Jul 3, 2012
Supreme Courtare appointed for life, and can’t be removed from office short of impeachment. Throughout the history of the country, only one has ever been impeached (Chief Justice Samuel Chase for, among other things, his disgusting behavior during the sedition trial of pamphleteer James T. Callender) but he was ultimately acquitted by a majority vote of the Senate.
The idea behind the lifetime appointments, and the difficulty in removing them, is to insulate them from the whims of public opinion and the sway of partisan politics. But is it really working? Is it time to limit the term of justices onCourt?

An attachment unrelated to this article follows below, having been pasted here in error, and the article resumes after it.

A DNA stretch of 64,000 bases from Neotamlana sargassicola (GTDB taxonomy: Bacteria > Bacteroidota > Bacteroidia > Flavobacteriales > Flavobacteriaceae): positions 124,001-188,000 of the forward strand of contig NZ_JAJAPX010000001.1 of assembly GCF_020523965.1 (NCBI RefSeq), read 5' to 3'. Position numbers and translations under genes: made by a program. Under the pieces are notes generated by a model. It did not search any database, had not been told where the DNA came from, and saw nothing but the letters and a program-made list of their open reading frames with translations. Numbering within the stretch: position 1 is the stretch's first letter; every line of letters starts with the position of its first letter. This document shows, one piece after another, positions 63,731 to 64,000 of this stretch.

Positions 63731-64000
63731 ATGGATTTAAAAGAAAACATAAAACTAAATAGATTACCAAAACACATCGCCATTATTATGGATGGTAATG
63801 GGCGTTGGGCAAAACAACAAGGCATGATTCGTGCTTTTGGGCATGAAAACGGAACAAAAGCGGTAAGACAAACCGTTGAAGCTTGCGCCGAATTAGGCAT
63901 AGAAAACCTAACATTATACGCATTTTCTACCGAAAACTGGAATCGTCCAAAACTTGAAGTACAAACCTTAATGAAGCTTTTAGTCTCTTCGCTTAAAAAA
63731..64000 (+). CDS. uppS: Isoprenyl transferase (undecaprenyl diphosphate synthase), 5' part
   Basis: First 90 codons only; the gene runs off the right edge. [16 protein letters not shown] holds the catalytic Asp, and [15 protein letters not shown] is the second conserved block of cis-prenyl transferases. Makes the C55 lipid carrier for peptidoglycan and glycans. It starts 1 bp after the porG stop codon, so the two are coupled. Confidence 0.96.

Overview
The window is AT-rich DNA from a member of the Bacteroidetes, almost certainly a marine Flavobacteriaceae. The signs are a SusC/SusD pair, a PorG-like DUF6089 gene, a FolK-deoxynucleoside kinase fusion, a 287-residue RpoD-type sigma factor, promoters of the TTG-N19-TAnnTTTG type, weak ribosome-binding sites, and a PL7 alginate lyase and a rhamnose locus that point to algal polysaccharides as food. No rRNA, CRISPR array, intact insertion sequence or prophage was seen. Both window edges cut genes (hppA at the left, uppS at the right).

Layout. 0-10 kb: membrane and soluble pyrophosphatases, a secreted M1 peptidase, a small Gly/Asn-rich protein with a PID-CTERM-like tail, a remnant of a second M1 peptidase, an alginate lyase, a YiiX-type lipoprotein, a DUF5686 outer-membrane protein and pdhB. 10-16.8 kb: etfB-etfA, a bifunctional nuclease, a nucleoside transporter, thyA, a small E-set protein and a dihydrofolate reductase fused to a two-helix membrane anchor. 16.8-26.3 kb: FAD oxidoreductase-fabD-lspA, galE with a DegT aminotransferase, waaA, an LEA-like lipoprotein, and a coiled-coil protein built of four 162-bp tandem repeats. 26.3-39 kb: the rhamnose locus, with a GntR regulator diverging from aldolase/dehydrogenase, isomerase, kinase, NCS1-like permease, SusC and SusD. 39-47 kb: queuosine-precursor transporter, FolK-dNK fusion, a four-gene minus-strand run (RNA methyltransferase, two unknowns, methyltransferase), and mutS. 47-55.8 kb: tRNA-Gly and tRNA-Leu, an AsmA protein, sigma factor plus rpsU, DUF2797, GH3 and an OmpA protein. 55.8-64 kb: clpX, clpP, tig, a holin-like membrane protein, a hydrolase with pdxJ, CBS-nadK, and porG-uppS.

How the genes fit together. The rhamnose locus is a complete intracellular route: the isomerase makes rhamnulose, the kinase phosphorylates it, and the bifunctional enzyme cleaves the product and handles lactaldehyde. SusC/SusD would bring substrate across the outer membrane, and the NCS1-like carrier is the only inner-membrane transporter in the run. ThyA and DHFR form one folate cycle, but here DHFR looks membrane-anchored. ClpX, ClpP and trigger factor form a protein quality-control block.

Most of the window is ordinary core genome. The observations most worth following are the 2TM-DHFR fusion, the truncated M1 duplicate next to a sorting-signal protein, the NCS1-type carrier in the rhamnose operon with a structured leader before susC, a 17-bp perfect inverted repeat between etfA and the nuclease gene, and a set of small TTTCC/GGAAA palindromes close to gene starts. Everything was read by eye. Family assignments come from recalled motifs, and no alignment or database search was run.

Mark Levin, a long-time critic of the federal judiciary, thinks so:
Obviously this debate is happening in the wake of the Obamacare ruling, with conservatives not especially thrilled about Chief Justice John Roberts’ ruling that the mandate is legal, but revelations about Roberts’ having apparently switched his vote after writing most of what would ultimately become a dissenting opinion holding that the entire law should have been struck down makes the debate pertinent.
Does anyone really think the Supreme Court isn’t partisan? Or, at least, ideological?the status quo has the fate of some of the most important policies in the nation being decided based on which made which judicial appointments in years previous.
I’m not sure that term limits are, but I find it hard to defend the court’s status quo too.